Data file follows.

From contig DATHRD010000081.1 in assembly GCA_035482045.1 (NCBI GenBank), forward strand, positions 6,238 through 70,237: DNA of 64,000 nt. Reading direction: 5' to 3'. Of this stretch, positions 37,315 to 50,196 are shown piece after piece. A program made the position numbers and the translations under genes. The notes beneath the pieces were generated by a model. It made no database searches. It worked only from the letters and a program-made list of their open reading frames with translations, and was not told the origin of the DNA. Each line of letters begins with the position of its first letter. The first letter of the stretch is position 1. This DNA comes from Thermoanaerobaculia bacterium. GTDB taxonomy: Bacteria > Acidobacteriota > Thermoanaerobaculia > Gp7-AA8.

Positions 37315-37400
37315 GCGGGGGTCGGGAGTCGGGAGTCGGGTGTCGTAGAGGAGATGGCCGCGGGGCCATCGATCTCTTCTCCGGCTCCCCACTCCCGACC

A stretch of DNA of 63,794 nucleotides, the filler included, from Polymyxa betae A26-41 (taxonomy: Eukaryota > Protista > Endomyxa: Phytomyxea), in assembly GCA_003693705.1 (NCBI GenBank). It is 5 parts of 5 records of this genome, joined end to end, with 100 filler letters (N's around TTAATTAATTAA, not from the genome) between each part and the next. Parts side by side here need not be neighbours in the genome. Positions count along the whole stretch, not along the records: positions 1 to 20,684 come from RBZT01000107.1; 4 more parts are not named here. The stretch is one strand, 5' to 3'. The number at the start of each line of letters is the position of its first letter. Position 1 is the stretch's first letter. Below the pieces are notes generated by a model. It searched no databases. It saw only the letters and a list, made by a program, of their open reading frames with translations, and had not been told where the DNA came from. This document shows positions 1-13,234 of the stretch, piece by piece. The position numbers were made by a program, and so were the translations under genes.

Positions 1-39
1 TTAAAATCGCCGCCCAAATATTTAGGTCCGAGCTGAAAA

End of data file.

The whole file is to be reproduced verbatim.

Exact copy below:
From contig DATHRD010000081.1 in assembly GCA_035482045.1 (NCBI GenBank), forward strand, positions 6,238 through 70,237: DNA of 64,000 nt. Reading direction: 5' to 3'. Of this stretch, positions 37,315 to 50,196 are shown piece after piece. A program made the position numbers and the translations under genes. The notes beneath the pieces were generated by a model. It made no database searches. It worked only from the letters and a program-made list of their open reading frames with translations, and was not told the origin of the DNA. Each line of letters begins with the position of its first letter. The first letter of the stretch is position 1. This DNA comes from Thermoanaerobaculia bacterium. GTDB taxonomy: Bacteria > Acidobacteriota > Thermoanaerobaculia > Gp7-AA8.

Positions 37315-37400
37315 GCGGGGGTCGGGAGTCGGGAGTCGGGTGTCGTAGAGGAGATGGCCGCGGGGCCATCGATCTCTTCTCCGGCTCCCCACTCCCGACC

A stretch of DNA of 63,794 nucleotides, the filler included, from Polymyxa betae A26-41 (taxonomy: Eukaryota > Protista > Endomyxa: Phytomyxea), in assembly GCA_003693705.1 (NCBI GenBank). It is 5 parts of 5 records of this genome, joined end to end, with 100 filler letters (N's around TTAATTAATTAA, not from the genome) between each part and the next. Parts side by side here need not be neighbours in the genome. Positions count along the whole stretch, not along the records: positions 1 to 20,684 come from RBZT01000107.1; 4 more parts are not named here. The stretch is one strand, 5' to 3'. The number at the start of each line of letters is the position of its first letter. Position 1 is the stretch's first letter. Below the pieces are notes generated by a model. It searched no databases. It saw only the letters and a list, made by a program, of their open reading frames with translations, and had not been told where the DNA came from. This document shows positions 1-13,234 of the stretch, piece by piece. The position numbers were made by a program, and so were the translations under genes.

Positions 1-39
1 TTAAAATCGCCGCCCAAATATTTAGGTCCGAGCTGAAAA